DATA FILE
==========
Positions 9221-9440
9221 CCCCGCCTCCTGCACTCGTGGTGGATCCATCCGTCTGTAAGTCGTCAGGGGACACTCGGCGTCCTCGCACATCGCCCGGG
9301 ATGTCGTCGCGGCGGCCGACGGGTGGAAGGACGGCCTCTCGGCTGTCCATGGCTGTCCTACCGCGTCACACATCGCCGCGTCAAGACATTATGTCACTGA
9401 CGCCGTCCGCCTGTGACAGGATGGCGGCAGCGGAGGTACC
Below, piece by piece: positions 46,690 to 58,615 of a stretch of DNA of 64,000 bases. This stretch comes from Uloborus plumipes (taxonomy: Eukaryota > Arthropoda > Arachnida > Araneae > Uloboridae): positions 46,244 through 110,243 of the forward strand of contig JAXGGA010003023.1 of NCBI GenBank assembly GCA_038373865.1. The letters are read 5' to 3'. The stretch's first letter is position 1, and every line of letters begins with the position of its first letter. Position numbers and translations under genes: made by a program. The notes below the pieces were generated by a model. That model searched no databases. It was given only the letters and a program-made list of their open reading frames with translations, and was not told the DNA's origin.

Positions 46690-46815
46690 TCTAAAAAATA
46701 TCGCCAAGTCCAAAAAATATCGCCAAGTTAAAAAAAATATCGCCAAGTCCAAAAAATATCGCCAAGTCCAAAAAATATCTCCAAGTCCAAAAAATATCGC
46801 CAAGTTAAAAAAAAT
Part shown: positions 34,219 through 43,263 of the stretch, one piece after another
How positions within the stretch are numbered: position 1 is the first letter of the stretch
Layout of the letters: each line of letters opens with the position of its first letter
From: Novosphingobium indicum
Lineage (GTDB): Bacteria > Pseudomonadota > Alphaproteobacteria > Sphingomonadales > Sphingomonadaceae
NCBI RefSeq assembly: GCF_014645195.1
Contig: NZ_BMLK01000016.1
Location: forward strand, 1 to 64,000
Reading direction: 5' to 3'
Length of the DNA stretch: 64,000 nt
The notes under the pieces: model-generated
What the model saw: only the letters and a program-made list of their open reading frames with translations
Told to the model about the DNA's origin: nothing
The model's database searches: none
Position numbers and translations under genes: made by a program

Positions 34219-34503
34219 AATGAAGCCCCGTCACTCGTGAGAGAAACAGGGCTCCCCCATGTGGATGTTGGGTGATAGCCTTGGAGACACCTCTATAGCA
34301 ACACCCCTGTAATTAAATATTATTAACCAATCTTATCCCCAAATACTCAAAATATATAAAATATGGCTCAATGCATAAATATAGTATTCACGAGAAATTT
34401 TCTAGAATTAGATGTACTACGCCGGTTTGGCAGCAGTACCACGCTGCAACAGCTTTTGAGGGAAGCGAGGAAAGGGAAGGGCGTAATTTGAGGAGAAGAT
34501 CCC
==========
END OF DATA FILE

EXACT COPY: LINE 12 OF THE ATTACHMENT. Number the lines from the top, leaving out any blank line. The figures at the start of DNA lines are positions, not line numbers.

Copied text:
Layout of the letters: each line of letters opens with the position of its first letter